An OSPF Type 5 Link State Advertisement (LSA), also known as an External LSA, that contains information about routes that are external to the OSPF domain. Such an LSA is generated by ASBRs and propagated from area to area by ABRs.

Take a look at this diagram:


In the above diagram, you can see that R1 is an ASBR because it is connected to a RIP domain, which resides outside of the OSPF routing domain. Information from that RIP domain is learned by R1 and is injected into OSPF Area 2 using a Type 5 LSA.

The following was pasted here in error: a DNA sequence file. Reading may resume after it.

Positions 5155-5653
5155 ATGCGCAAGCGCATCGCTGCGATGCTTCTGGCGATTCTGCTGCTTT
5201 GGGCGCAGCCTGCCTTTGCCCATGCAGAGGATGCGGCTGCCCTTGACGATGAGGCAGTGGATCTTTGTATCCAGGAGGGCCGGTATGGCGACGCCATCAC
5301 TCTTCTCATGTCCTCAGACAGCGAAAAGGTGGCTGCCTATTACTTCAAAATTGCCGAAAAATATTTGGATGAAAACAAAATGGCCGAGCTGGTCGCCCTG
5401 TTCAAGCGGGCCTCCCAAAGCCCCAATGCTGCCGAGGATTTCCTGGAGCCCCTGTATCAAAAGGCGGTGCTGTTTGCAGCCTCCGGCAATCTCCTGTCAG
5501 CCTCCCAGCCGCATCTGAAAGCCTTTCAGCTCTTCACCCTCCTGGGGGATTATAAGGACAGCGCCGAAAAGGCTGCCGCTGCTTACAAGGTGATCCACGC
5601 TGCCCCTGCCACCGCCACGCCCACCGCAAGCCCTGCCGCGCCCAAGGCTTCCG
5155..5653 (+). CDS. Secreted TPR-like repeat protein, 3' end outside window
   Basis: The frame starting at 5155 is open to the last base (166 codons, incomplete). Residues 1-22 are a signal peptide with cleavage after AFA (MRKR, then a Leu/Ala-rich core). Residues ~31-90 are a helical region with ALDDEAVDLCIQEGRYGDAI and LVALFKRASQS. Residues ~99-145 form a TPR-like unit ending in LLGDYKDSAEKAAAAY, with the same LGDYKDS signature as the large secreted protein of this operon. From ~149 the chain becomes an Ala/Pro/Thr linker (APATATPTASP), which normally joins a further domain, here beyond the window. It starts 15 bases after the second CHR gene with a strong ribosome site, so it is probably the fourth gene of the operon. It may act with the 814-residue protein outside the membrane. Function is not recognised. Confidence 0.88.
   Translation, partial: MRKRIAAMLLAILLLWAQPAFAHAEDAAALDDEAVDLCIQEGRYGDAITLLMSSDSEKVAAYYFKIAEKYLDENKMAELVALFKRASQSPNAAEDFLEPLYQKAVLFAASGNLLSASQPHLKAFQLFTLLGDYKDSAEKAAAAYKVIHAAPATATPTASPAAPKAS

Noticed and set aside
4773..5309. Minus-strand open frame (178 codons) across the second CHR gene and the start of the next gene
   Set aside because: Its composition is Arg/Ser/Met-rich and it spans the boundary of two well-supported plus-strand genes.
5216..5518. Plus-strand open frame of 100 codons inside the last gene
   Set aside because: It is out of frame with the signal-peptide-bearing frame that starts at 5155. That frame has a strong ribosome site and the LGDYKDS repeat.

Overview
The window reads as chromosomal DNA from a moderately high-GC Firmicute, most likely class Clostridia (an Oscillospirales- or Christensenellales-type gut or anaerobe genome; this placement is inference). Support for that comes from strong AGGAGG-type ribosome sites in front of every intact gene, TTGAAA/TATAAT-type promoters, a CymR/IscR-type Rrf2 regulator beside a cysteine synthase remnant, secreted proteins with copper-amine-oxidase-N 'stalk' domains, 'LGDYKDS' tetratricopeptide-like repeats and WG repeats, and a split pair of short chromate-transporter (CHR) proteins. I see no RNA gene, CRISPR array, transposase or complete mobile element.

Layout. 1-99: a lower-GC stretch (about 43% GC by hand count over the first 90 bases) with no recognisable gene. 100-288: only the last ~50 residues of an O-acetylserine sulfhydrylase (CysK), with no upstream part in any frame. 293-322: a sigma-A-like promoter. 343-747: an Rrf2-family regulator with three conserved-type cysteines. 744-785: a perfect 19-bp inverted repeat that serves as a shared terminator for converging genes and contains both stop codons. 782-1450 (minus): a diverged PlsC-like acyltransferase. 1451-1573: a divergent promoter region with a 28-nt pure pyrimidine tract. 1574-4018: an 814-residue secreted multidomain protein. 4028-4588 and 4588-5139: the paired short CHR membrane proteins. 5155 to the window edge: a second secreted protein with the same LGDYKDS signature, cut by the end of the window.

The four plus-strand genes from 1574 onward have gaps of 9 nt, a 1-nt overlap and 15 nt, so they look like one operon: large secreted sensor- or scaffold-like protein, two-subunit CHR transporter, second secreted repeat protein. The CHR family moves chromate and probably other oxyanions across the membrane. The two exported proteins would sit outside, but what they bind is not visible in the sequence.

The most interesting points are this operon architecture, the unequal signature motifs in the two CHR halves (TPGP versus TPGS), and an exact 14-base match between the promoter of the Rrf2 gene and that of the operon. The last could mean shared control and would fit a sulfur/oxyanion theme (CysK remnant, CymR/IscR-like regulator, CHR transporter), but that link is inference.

This LSA is then propagated via ABRs from area to area. In this case, R2 injects it into Area 0 and R3 injects it into Area 51.

In large networks, Type 5 LSAs can create very large Link State Databases (LSDBs). For this reason, the idea of an OSPF Stub area has been introduced that allows and disallows various types of LSAs. In particular, stub areas will not allow External LSAs within that area.

For this reason, OSPF NSSAs have been introduced along with Type 7 LSAs to allow ASBRs to operate within a stub network.




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